The Jonathan Quayle Higgins Column
THURSDAYS IN IRC NEWSLETTER
Forget Nostradamus and Joseph Smith and TB Joshua and the bloke who started the religion of peace – our own William Shakespeare is a prophet of a different class! Shakespeare described the social culture of his own time, stated a fundamental fact and saw centuries ahead into modern life with his oft quoted, ‘All the world’s a stage, And all the men and women merely players’!
No matter which sides you are on, most of us will agree that we live in an era of distorted truths and the pushing of media and other agendas, and this is not something likely to change in our lifetimes.
Last weel, Donald Trump announced that he will be establishing TRUTH Social, his own social media platform, to “stand up to the tyranny of big tech”. And this got me thinking about horseracing and the way our own racing media is controlling a narrative that is by no means one-sided. We’ve seen stuff akin to skewed reality shows playing out in sports like boxing, F1 and football, where the leading personalities are hunted, their moves monitored and often distorted truths reported. Racing is now also at risk of becoming a similar media stage with actors making fake representations, brown-nosing and lying outright to satisfy their masters.
With the Racing Post under constant editorial watch from its new owners; authorities and racecourses with their hands as good as tied by major sponsors, and prominent racing personalities promoting themselves and their views instead of reporting the facts, do we now perhaps also need a special racing platform for the real truth? Or will our truths (those away from the powerful mainstream), be condemned as the pushing of false conspiracies, like the mainstream media like to label political views away from the woke agendas?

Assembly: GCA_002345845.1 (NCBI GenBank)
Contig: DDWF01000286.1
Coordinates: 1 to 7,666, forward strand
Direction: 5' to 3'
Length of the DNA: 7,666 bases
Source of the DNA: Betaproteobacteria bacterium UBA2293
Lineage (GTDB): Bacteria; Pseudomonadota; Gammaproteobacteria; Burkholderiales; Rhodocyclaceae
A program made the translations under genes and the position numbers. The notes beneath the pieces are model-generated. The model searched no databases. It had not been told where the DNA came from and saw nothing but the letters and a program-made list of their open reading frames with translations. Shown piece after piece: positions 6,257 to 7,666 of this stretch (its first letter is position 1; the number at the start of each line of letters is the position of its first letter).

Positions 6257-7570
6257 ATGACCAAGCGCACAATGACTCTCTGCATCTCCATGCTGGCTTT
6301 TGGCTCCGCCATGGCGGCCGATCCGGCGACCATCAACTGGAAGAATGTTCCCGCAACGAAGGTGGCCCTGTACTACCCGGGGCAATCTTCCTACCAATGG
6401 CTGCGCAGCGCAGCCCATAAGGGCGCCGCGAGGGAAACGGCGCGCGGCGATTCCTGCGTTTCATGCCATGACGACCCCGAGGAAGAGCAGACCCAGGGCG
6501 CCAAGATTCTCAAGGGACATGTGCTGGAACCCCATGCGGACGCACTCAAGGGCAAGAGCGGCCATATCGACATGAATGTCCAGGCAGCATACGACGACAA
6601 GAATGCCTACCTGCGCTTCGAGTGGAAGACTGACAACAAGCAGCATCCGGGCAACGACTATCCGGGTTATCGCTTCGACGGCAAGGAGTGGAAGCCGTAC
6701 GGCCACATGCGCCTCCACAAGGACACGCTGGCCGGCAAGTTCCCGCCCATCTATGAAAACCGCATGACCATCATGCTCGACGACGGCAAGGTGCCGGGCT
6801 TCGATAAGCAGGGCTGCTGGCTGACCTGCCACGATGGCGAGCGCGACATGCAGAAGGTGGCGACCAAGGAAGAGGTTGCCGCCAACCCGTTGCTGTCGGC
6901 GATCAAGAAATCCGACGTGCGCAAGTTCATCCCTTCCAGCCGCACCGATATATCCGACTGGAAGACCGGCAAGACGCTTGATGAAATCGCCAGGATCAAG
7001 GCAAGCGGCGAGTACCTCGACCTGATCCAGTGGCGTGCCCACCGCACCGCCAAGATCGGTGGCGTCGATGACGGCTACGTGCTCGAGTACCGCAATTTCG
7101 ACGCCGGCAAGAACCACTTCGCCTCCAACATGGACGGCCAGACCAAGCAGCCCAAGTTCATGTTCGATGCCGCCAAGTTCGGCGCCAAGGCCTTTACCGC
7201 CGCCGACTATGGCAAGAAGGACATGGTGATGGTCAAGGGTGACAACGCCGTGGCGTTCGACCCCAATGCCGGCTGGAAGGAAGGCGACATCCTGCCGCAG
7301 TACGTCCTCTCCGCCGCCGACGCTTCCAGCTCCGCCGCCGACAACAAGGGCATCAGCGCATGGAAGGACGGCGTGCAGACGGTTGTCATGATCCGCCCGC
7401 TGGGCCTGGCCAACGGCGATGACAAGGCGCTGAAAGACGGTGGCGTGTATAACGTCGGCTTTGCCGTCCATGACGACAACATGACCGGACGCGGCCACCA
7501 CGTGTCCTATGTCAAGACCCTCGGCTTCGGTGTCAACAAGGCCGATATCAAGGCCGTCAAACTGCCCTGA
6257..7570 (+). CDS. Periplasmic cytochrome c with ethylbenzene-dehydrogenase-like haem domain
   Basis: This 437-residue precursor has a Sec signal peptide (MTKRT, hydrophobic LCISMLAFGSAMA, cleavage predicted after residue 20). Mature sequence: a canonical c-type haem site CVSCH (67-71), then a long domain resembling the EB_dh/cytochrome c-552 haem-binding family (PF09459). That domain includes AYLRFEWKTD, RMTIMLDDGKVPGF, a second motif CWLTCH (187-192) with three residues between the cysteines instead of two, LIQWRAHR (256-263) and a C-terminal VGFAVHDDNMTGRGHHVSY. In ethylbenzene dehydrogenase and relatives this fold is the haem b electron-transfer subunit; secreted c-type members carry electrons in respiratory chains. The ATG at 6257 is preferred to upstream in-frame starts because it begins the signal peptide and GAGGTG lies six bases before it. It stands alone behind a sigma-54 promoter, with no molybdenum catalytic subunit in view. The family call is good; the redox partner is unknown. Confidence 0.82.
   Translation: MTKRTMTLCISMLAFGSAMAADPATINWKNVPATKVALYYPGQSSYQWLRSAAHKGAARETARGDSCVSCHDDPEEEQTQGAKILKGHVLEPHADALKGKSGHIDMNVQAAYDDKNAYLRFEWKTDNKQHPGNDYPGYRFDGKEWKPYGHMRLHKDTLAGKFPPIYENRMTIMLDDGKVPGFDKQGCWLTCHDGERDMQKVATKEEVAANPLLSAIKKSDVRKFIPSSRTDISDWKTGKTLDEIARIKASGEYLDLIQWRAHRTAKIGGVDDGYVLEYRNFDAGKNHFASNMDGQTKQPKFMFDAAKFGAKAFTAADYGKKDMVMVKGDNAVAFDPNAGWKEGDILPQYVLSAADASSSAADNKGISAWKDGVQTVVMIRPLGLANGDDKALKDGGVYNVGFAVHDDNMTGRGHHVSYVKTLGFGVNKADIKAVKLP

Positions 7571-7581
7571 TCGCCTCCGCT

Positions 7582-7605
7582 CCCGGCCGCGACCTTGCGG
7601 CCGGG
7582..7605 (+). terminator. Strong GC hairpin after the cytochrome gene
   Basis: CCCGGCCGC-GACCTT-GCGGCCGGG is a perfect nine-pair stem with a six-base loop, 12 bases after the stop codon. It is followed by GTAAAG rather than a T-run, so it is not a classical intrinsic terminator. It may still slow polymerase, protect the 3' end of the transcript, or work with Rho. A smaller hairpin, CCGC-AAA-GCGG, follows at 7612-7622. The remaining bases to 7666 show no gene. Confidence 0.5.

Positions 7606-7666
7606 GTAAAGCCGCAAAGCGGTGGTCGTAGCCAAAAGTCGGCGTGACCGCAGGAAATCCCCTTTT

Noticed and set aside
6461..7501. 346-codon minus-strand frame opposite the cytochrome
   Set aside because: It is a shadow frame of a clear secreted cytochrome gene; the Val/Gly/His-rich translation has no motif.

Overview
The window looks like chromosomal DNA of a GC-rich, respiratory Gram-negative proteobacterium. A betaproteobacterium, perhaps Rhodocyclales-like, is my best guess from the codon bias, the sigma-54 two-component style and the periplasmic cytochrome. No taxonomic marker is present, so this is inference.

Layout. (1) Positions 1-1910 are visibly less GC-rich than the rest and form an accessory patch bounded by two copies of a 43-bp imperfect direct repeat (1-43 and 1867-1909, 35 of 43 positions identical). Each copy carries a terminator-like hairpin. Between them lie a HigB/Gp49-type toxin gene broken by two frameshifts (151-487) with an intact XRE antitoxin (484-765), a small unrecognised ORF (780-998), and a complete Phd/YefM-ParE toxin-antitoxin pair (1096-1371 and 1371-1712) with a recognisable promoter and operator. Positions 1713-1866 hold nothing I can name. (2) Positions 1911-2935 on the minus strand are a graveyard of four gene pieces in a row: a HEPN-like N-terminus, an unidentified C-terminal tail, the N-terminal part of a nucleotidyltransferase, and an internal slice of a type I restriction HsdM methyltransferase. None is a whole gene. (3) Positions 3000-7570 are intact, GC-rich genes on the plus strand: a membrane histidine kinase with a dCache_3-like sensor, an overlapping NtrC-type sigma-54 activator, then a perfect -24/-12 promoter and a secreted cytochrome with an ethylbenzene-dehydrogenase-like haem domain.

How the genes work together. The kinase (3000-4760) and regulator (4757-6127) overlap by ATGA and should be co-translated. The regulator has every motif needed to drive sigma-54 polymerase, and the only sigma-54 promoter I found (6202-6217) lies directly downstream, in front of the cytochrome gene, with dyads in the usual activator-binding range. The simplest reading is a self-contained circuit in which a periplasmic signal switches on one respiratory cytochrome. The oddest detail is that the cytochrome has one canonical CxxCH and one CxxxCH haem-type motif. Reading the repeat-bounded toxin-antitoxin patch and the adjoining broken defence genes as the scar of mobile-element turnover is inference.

Racing’s two headline stories this past week was Oisin Murphy’s drunken behaviour in a Newmarket pub and his testing over the limit for alcohol on a race day, and Bryony Frost’s claims against fellow-jock Robbie Dunne that fell into media hands following a breach of code at the British Horseracing Authority.
Let’s look at the different sides to these stories.
In chatting to the IRC’s Joao Da Mata about Oisin Murphy, he felt that Oisin was unfairly treated by the press last Saturday and commented: “It was so refreshing to see and hear Sheik Fahad stand by his jockey when Ed Chamberlin (Mr Vanilla himself) proceeded to interrogate the Sheik whilst trying to get him to follow in his clear agenda.
“What about the damage stories like this do to the industry? Sheikh Fahad said: ‘I think Oisin’s done more good than bad. I think he’s brought a lot of people into racing, a lot of the young lads. Unless you have walked in his shoes, you have no right to say anything. No-one’s dead and everyone makes mistakes. He’s a growing man, still a young lad.’ Ed Chamberlin wanted Sheik Fahad to criticise Oisin Murphy. The question is, why? I cannot find the answer anywhere.”
I agree with Joao that Champions Day was not the right platform to discuss an incident in a pub and I, too, was wondering why Chamberlin just didn’t just apply his focus on the horses, the races and Murphy’s title.